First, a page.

The company’s vice chairman, John G. Rice, describes GE’s efforts to bust silos, boost collaboration, and build an internal marketplace of ideas and solutions.
The GE I work for now is not the same company as the one I joined in 1978. Today, we operate on the premise that our whole is greater than the sum of the parts, exchanging ideas and solutions across GE. Close to 70 percent of our business now takes place outside the United States, so this networking exchange needs to reach far and wide.
The problem, of course, is that as businesses grow larger, more silos start to pop up. It’s not always easy for employees to stay connected or to view sharing as a competitive advantage. That has been GE’s challenge: how to connect more than 300,000 people, operating in over 180 countries, without adding more process and bureaucracy that slows them down. Without a radical shift in everyday working behavior, silos will remain.
We don’t have the perfect answer, but we are investing in ways to facilitate an internal marketplace that enables individuals and businesses to contribute or tap into ideas, inventions, and practices. When our approach works, it has helped us speed up development times and accelerate problem solving. When it does not work, we have a Game of Thrones scenario—silos and fiefdoms.
While we’re still on the journey, one lesson is paramount: nothing changes without the right culture. Along with the technical solutions, here are five steps we’re taking to create a new team culture and establish a new way of working:
1. Create a network effect.
We encourage GE employees to reach out to employees in other departments around the world to share or ask for ideas and tips. We recently created a virtual forum that connected over 30,000 employees across ten businesses in 91 countries to share insights. One of the results was a project leader in our Power business in Europe identifying a solution he needed from the Australia Oil and Gas team, who had earlier worked with the Aviation services team in Singapore. We’re also investing in digital tools like sites and apps to make it easier for our teams to identify the right inputs and partners—for any project. At the core, we’re working to eliminate silo thinking.
2. Get to “why” early, and establish an underlying “yes” philosophy.
When an internal network works, it’s because everybody understands that there is a mission to deliver for a customer. That means creating teams that understand the importance of the mission, starting with the why, find ways around obstacles, get past no, and get to yes. Strong leadership and intervention are often required to get everyone to yes and drive a must-win mentality. This means aligning the priorities across the team and agreeing on shared metrics for the common endeavor, whether that is a Power deal in North Africa or Gas project in the Middle East.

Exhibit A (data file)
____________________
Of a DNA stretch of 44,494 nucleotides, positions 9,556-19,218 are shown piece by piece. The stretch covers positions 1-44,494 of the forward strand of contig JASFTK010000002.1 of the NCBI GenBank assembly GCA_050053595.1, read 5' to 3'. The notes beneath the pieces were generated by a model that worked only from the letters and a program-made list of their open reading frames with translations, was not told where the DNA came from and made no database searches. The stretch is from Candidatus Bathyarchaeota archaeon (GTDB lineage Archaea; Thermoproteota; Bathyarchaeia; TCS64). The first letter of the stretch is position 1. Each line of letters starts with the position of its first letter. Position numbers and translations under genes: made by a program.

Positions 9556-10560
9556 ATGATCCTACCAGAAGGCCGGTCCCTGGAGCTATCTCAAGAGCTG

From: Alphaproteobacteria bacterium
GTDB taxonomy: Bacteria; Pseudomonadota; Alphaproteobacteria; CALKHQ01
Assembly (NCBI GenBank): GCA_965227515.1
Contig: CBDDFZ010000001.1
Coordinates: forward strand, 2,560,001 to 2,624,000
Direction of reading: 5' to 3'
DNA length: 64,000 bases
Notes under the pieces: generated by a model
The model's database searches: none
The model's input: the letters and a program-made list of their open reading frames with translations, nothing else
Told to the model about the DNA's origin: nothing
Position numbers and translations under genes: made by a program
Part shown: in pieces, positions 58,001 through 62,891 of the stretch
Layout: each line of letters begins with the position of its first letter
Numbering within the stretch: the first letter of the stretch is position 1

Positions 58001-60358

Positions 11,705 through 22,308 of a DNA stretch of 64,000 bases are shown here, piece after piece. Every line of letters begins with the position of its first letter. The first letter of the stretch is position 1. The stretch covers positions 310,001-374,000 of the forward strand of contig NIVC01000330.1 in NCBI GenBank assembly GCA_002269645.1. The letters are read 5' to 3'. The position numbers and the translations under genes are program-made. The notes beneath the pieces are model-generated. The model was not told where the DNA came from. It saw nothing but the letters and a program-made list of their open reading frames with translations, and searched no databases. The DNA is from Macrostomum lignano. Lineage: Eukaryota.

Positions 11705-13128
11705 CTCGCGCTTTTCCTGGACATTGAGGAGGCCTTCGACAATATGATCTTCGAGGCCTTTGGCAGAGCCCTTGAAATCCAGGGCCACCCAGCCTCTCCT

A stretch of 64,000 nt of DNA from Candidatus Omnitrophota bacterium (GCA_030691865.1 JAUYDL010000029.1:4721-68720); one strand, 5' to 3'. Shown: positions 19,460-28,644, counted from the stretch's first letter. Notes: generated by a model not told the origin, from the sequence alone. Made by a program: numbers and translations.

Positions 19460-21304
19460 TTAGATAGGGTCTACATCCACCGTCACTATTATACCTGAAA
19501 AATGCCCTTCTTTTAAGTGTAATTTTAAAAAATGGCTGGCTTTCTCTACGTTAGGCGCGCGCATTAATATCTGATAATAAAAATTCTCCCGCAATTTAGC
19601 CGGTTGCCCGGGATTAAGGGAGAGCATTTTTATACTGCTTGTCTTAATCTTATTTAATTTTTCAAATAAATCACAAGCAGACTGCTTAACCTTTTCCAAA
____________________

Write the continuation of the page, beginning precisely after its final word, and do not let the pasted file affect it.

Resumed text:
3. Hunt in packs.
There is no confusion in a well-oiled team. Everyone is working to accomplish both the team goals and their own personal goals. Nothing of substance happens in GE without a team. When we worked with Centrais Elétricas de Sergipe (CELSE) for Brazil’s Porto de Sergipe combined-cycle power plant, five different vertical business teams aligned as one to meet the customer demand for a one-stop shop. If we hadn’t, we would have won only a third of the deal.
4. Move at market speed.
Solutions and business models for places as diverse as Japan, Nigeria, and Pakistan require local knowledge and speed as much as global industry expertise. We must move at a speed that’s determined by customers and by markets. The last three years in India, for example, have seen fast changes brought about by the new government, bringing with it infrastructure spending increases of 22.5 percent. The market also is highly competitive. Five years ago, we decided to invest in an extremely flexible manufacturing facility in India where different products for multiple businesses are built under the same roof. We invested more than $200 million, and in less than three years that investment has paid off.
5. Be the dog with the bone.
Breaking down silos is tough. Individuals must have persistence and make it part of their personal leadership journey. It is up to the individual leading a team to be both a contributor and an extractor, giving people an opportunity to say they see things they don’t think add value or to explain why it’s worthwhile to do something differently. But it still requires personal intervention, where leaders interject to align on metrics and outcomes, or it can involve knocking on enough doors internally before you get the right solution.
People often think about the marketplace as something that happens primarily on the outside. But the key insight from our efforts has been the business value of an internal marketplace. When the transportation industry went into a downturn and orders for our locomotive business dropped off, for example, our Transportation team worked with Aviation and our software division GE Digital to create a new business model and build a successful parts business. The transition from new build to fleet modernization happened in months rather than years.
The best marketplaces create as much value as your people put into and take from them. And for me, it’s always about the outcomes. Otherwise, just call it a work happy hour.
(Top image: Courtesy Getty Images.)
This piece is based on an article originally published in McKinsey Quarterly. Copyright (c) 2017 McKinsey & Company. All rights reserved. Reprinted by permission.